Pediatric Annals

Book Review 

ABNORMAL ELECTROENCEPHALOGRAMS IN THE NEONATAL PERIOD

Gail E Solomon, MD

Abstract

Engel, R.C. H.

ABNORMAL ELECTROENCEPHALOGRAMS IN THE NEONATAL PERIOD

Springfield, III.: Charles C Thomas, Publisher, 1975, 128 p.

Abnormal Electroencephalograms in the Neonatal Period, by Dr. Rudolph C. H. Engel, is a valuable contribution to the understanding of the electroencephalogram (EEG) as a noninvasive technique for discovering cerebral pathophysiology at each gestational age, with emphasis on its value in establishing the neurologic diagnosis and especially prognosis in the neonatal period. His detailed, scholarly approach - combined with concise, relevant clinical material, accompanying EEG tracings, and, when available, radiologic and pathologic data - makes this book a superb reference work that is succinct and readable. It is a true asset to the pediatrician, neonatologist, and neurologist.

The focus of the book is on the discovery of some EEG patterns that, although not diagnostic, are characteristic of certain clinical entities and can be helpful for prognosis. Such patterns would include the isoelectric records and the explanation of criteria for cerebral death, clinical correlation of flat tracings with hydrencephaly and porencephaly, and the positive sharp waves seen in intraventricular hemorrhage in premature infants. Alpha- and thetalike bursts that are similar to patterns seen in normal adult wake and drowsy records are pathologic in neonates. The author also illustrates normal variants, such as spikes in tracé alternant oí the newborn, which are often misinterpreted as abnormal. There is also a review of the value and limitations of the evoked visual and auditory potentials in the neonate. The bibliography is comprehensive and current.

Dr. Engel justly credits the group led by Mme. DreyfusBrisac in Paris as the pioneers of the EEG in the premature and full-term infant.

It should also be appreciated that this carefully done work was supported by the National Institute of Neurological Disease and Stroke, emphasizing again the importance and value of such sponsored research toward obtaining an understanding of the pathophysiology of disease and its diagnosis and prognosis and thus enabling us to give better care to our greatest national resource, our children. D…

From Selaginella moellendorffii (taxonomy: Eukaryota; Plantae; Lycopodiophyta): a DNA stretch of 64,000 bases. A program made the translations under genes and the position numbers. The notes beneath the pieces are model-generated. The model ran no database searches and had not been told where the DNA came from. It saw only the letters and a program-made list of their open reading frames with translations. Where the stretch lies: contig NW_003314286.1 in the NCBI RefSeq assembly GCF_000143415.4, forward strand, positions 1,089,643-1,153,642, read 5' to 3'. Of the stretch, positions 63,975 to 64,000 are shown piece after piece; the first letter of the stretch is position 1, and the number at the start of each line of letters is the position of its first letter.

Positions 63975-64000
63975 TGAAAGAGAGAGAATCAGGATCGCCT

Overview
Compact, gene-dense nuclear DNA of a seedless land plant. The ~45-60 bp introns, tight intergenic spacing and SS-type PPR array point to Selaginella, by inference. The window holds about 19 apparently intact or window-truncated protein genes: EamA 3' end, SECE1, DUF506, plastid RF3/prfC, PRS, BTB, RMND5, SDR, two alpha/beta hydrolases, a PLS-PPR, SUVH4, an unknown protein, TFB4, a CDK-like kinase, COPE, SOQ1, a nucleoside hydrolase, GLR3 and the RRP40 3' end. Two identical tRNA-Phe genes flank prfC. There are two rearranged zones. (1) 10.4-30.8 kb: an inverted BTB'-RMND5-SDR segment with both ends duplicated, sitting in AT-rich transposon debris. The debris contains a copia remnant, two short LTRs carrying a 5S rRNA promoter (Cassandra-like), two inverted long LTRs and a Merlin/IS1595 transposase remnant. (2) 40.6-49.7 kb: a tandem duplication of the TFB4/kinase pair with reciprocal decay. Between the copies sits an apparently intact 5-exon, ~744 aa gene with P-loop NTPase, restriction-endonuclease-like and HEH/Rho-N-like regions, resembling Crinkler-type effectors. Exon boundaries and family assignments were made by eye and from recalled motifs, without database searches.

Engel, R.C. H.

ABNORMAL ELECTROENCEPHALOGRAMS IN THE NEONATAL PERIOD

Springfield, III.: Charles C Thomas, Publisher, 1975, 128 p.

Abnormal Electroencephalograms in the Neonatal Period, by Dr. Rudolph C. H. Engel, is a valuable contribution to the understanding of the electroencephalogram (EEG) as a noninvasive technique for discovering cerebral pathophysiology at each gestational age, with emphasis on its value in establishing the neurologic diagnosis and especially prognosis in the neonatal period. His detailed, scholarly approach - combined with concise, relevant clinical material, accompanying EEG tracings, and, when available, radiologic and pathologic data - makes this book a superb reference work that is succinct and readable. It is a true asset to the pediatrician, neonatologist, and neurologist.

The focus of the book is on the discovery of some EEG patterns that, although not diagnostic, are characteristic of certain clinical entities and can be helpful for prognosis. Such patterns would include the isoelectric records and the explanation of criteria for cerebral death, clinical correlation of flat tracings with hydrencephaly and porencephaly, and the positive sharp waves seen in intraventricular hemorrhage in premature infants. Alpha- and thetalike bursts that are similar to patterns seen in normal adult wake and drowsy records are pathologic in neonates. The author also illustrates normal variants, such as spikes in tracé alternant oí the newborn, which are often misinterpreted as abnormal. There is also a review of the value and limitations of the evoked visual and auditory potentials in the neonate. The bibliography is comprehensive and current.

Dr. Engel justly credits the group led by Mme. DreyfusBrisac in Paris as the pioneers of the EEG in the premature and full-term infant.

It should also be appreciated that this carefully done work was supported by the National Institute of Neurological Disease and Stroke, emphasizing again the importance and value of such sponsored research toward obtaining an understanding of the pathophysiology of disease and its diagnosis and prognosis and thus enabling us to give better care to our greatest national resource, our children. D

10.3928/0090-4481-19760301-13

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